30-year-old Bingo DeMoss was team captain—arguably the best defensive second-baseman in the league at the time and undoubtedly one of the best bunters in Negro league history. His teammate, Jelly Gardner, said DeMoss “could hit ’em anywhere he wanted to,” and Gardner was a solid hitter in his own right, often batting leadoff for the American Giants. Dave Malarcher was at third base in his first year with the American Giants—he would eventually take over from Foster as manager in 1926 following Foster’s decline in health. They returned George Dixon as catcher but also started giving more playing time to Jim Brown, focusing heavily on a defense-oriented team that would support their dynamite starting rotation.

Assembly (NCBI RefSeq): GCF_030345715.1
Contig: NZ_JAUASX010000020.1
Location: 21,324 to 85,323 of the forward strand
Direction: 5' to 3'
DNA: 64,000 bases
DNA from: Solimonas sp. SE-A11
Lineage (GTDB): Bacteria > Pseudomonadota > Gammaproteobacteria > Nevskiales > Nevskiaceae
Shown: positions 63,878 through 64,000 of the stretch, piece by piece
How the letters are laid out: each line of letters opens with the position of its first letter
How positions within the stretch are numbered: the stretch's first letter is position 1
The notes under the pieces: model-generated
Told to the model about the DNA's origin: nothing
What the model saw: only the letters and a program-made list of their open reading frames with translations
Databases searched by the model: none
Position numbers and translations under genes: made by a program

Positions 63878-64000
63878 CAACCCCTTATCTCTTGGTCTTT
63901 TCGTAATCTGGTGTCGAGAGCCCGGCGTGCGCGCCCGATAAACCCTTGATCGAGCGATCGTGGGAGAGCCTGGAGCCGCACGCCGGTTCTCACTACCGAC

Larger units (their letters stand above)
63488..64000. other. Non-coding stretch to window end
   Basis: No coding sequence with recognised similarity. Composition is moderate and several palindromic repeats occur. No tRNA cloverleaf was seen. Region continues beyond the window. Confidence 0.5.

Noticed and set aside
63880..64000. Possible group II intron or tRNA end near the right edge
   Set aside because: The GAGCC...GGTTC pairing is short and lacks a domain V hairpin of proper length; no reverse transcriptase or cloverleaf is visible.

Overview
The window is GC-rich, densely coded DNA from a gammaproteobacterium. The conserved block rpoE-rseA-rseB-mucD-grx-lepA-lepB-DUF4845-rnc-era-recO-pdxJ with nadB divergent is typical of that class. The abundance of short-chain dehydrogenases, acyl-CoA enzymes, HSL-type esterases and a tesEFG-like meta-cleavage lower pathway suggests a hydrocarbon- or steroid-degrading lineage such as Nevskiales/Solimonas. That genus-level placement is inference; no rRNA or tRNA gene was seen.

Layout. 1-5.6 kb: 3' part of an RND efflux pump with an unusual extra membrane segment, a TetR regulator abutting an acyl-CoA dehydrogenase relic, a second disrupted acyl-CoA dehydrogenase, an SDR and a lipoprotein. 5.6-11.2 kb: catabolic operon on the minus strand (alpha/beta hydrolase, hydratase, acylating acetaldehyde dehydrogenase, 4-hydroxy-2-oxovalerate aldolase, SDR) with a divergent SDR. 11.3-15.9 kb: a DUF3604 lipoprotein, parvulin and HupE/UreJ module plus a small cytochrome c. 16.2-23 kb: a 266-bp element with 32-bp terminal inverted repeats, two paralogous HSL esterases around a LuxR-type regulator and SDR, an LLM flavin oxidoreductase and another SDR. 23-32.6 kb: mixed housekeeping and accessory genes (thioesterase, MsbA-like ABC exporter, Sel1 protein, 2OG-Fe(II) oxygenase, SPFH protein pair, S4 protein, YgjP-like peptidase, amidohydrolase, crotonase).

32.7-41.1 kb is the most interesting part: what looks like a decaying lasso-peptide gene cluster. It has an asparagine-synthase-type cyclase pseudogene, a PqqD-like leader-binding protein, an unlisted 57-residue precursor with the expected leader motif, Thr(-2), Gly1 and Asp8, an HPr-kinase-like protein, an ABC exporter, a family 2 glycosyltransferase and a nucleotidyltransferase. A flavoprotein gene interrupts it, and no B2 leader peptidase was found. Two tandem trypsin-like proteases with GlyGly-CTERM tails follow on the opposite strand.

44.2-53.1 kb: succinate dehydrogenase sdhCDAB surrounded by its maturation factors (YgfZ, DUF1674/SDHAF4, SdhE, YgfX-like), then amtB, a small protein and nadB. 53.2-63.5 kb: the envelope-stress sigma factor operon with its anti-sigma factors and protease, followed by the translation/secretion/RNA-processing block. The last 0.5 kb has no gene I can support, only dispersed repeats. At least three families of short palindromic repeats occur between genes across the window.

That said, they also had one offensive stud: left-handed hitter Cristóbal Torriente out of Cuba. Torriente was already one of the best offensive hitters in black baseball, having spent the previous year putting up a .964 OPS in left field (good for a 194 OPS+, per Seamheads). In 1920, he moved to center to replace Oscar Charleston, arguably the best player in the league, who had hit .409 the year prior. The one-two punch of Torriente and Charleston had accounted for over a third of the team’s scoring in 1919.